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# jorion chapter 11 mapping var

#### Pflik

##### Active Member
I'm not really comfortable with this chapter (or the previous one although i should be able to cope with that on my own)

I'm looking at the various mapping methods... And i'm just a bit confused.

For example, The return var is a product of the modified duration and the yield var... how do i calculate the yield var? where does this number come from? (is it given?)

(as a side note: I'm also curious to know if we are expected to calculate the modified duration for the exam... i learned to do it for part 1 but it's very tedious work and would consume me more than 3 min)

furthermore the tracking error is stated as the deviation relative to the benchmark... however in question 5 of the reading it takes the active risk rather than the difference in volatility between benchmark and portfolio... i'm a bit confused as to why that is.

lastly we have the mapping for different products. Again, i'm a bit unsure where the var % comes from and how the correlation matrix figures into the calculation (is it for the componend var?) and if we even need to do the matrix calculation on the exam.

I'm inclined to reread these few chapters again since it's Jorion and i have a feeling it might be one of the more important chapters.

Thanks.

#### inik

##### New Member
i feel quite the same way (esp the issues quoted below).

For example, The return var is a product of the modified duration and the yield var... how do i calculate the yield var? where does this number come from? (is it given?)

(as a side note: I'm also curious to know if we are expected to calculate the modified duration for the exam... i learned to do it for part 1 but it's very tedious work and would consume me more than 3 min)

furthermore the tracking error is stated as the deviation relative to the benchmark... however in question 5 of the reading it takes the active risk rather than the difference in volatility between benchmark and portfolio... i'm a bit confused as to why that is.
on the topic of ---
lastly we have the mapping for different products. Again, i'm a bit unsure where the var % comes from and how the correlation matrix figures into the calculation (is it for the componend var?) and if we even need to do the matrix calculation on the exam.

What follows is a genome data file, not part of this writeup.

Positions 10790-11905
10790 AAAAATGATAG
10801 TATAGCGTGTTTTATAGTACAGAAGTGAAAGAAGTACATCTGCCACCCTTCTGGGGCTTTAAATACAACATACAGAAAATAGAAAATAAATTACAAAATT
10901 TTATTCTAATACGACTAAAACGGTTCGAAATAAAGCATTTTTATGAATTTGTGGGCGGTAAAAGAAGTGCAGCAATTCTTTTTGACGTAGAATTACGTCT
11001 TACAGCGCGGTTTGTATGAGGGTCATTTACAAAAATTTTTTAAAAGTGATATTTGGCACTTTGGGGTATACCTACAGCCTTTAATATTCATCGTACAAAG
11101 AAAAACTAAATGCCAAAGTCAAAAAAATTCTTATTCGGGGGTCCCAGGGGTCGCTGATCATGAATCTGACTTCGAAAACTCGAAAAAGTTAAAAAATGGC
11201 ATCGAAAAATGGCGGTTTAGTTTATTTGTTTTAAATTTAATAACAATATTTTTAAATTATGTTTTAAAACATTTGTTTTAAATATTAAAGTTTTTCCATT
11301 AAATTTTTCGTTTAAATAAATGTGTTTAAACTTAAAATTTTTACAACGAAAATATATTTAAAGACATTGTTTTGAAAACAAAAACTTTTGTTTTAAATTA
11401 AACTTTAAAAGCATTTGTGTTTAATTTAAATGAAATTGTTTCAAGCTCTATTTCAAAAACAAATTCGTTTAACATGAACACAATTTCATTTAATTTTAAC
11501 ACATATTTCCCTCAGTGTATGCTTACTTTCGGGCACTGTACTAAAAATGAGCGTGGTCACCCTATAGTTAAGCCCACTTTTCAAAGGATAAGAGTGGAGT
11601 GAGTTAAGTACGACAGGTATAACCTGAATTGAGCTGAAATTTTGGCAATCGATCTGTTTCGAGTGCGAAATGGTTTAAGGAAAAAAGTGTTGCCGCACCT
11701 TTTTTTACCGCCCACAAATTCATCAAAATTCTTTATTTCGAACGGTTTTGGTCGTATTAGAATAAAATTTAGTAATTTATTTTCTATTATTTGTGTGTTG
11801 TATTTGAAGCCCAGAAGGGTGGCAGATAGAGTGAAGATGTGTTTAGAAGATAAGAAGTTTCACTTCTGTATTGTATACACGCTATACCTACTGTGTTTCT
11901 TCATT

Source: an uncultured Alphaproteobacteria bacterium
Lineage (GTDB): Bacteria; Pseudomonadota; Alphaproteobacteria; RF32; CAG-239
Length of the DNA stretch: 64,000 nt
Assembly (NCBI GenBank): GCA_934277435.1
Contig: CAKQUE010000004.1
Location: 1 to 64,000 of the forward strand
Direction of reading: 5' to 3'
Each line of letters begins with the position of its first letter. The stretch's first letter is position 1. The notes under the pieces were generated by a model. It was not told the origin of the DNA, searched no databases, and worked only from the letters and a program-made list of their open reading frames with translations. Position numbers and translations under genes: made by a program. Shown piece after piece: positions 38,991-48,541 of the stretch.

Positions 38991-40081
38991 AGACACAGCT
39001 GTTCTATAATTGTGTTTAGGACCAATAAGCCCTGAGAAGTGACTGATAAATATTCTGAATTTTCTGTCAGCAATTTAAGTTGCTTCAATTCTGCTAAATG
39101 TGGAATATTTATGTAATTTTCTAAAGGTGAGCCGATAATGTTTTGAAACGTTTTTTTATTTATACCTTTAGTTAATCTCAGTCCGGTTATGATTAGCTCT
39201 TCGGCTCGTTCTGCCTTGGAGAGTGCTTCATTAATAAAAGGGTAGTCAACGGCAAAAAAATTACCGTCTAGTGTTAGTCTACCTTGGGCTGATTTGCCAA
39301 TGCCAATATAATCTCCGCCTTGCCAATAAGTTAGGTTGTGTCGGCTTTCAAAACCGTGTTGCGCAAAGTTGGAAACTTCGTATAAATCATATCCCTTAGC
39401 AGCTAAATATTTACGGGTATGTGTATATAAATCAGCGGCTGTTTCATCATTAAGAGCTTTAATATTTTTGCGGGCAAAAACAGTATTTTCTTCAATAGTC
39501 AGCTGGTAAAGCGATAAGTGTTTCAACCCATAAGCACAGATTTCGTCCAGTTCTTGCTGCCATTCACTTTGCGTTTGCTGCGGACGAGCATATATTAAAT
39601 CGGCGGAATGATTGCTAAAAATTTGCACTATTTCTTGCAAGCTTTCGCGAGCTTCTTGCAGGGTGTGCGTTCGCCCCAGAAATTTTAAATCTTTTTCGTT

I very much doubt that matrix calculation is going to be on the test. The questions very well test the concepts related to ops that rely on matrix math, but I don't see it as a likely question. ...from the test-taking strategy, even if it is going to be on the test, is it really worth dedicating 5+ mins to finding the exact answer (esp. considering "grading" is on a curve & often, at least some of the answers can be eliminated via mental math alone)? From what I can tell, few people are done before the time is called, which leads me to believe my effort will probably best spent working through the other, less involved questions.

Overall, though, i find that there is a measurable disconnect b/w the
• stated FRM AIMs (what they wish us to know),
• FRM-assigned readings (chapters excised from different books, w/different conventions, assumptions, and context: e.g., cont. vs. discrete compounding, etc.),
• BT practice questions (ones requiring Excel --- illustrative, but not representative), and
• what's going to be on the exam (what is actually testable w/ provided resources (time/calculator))
that makes preparing for such chapters difficult. ...This is speaking strictly from the point of view of preparing for the exam / getting the FRM certification --- I got the Jorion book and quite enjoyed working through the chapters that weren't in the assigned reading, but, that's my own initiative that has nothing to do w/passing the FRM exam...

#### afterworkguinness

##### Active Member
Hi @Pflik,
Since VaR returns =|D*| x VaR(dY) we can solve for VaR yield

VaR change in yield =VaR(dP/P)/|D*|

Where D* is modified duration

Check out this video of David's

EDIT: I forgot to include that you can calculate Yield var by doing a historic simulation on the daily yield observations of the yield curve pertaining to that bond.

On another note (on this topic), I'm a bit confused by the mapping example table (below) in the study notes for Jorian chapter 11. I can't understand how each risk factor column is aggregated.

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#### Stenmaster

##### New Member
Hi David,

My Name is stennett, and i am new to the forum. let me first congratulate you on the great work you're doing re the FRM prep material. I have a brief question as it relates to the Var mapping example 63.2 in the review video. how did you calculate the duration for year 2 and 3? Everything else is clear to me

Looking forward o your prompt response.

Stennett

#### David Harper CFA FRM

##### David Harper CFA FRM
Staff member
Subscriber
Hi @Stenmaster Thanks for liking the work. With respect to 63.2, I committed an error. What I did is assume that the 1-year and 5-year bonds are zero-coupon bonds; if they were zero-coupon bonds, under annual compounding, the modified duration of the equally weighted portfolio is the average of their durations: (1/1.04 + 5/1.04)/2 = 2.885 years. But as they are coupon-bearing bonds, that overstates the portfolio duration. See @pichetzh@gmail.com 's comment here https://www.bionicturtle.com/forum/threads/l2-t5-63-fixed-income-mapping.3617/#post-9682
... sorry for the confusion ... Thanks,

#### brian.field

##### Well-Known Member
Subscriber
@David Harper CFA FRM CIPM
What is the exam relevance of Jorion's chapter 11? The video does not provide an indication and the material seems very confusing at firstread!

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#### cash king

##### New Member
Hi Pflik,

Regarding Chapter 11 of Jorion's book, I got a reading note. It may help with respect to your question "how the correlation matrix figures into the calculation".

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#### tosuhn

##### Active Member